Poetry from Stronger Than the Current
This chapbook is a sequel to Mark Thalman's first full length book Catching the Limit.
The cover is painted by the author!
How to contact Mark: firstname.lastname@example.org If you would like an autographed copy of Stronger Than the Current please send me your mailing address. I will send you my mailing address, so you can send me a check for $12. The good news is I will pay for the postage on the book.
The Daily Forecast
Early mornings, after the fog has risen,
I watch for wild goats
from my kitchen window.
If they meander
along the high ridges,
the day will be clear and sunny.
When the herd comes down
to graze in the meadow,
count on rain.
Spotting them somewhere in between,
I make my best guess, depending on which way
they happen to be going.
However, if they hide in the woods,
a big storm, a heavy fist,
is about to hit.
To predict the weather, I don't need
a barometer, radar, or satellite dish.
The goats are seldom wrong.
Published in Half Drunk Muse
Arlington, Oregon, 1956
The railroad and highway snaked along the river.
Up the slope, huge oaks shaded yards
on blistering summer afternoons.
In the evening, sun dropping below
the crest of the gorge, the entire town
would fall into shadow, while the far side
of the Columbia still baked.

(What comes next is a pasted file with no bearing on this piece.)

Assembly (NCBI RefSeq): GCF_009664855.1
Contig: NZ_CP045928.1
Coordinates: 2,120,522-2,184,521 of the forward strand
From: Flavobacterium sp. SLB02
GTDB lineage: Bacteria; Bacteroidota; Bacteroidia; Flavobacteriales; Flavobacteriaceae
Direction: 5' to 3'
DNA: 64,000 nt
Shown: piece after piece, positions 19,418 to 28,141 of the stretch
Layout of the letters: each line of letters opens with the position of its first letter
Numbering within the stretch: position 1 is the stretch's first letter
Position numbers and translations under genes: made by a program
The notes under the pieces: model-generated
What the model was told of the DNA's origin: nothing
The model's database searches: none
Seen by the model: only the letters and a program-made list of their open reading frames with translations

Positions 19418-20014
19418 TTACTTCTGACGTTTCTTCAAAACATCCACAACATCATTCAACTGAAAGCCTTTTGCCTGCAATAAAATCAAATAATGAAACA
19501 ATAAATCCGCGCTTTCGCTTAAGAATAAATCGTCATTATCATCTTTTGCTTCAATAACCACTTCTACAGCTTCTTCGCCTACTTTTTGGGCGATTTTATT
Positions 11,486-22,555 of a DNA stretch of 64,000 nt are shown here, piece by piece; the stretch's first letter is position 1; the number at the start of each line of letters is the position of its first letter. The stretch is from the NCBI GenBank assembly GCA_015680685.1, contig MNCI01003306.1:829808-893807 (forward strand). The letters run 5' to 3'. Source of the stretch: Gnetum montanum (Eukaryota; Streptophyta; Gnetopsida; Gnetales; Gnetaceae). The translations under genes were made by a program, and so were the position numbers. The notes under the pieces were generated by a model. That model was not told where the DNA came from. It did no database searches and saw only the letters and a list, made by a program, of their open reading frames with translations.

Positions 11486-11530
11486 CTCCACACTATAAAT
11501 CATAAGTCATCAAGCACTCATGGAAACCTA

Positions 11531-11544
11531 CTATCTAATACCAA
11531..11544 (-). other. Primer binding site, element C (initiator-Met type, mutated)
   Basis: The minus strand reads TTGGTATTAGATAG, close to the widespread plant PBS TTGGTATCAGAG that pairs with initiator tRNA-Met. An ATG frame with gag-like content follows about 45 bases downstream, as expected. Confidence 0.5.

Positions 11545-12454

Mom said, “This is the last time
we will see this place . . .
When the dam is finished
everything will be under water
like the castle in your fishbowl.”
I had visions of salmon
swimming down streets,
and slipping through
Tugging her sleeve,
“Will they move the trees?”
“No,” she said, and fell silent.
Published in Windfall
Late July: Harvest
Inside a small thicket, surrounded
by ripe wheat, a doe and fawn sleep.
Through afternoon heat, a combine,
a giant beast, rumbles steadily toward them . . .
The deer stay low, ears folded, eyes closed
against the whirlwind of noise, glinting steel.
Not until the sun and moon briefly share the sky,
do they rise and step cautiously
to the edge of the field, fading
i n the dimming light,
the warm breeze pungent
with hay and fallen plums
from the abandoned orchard.
Published in Trajectory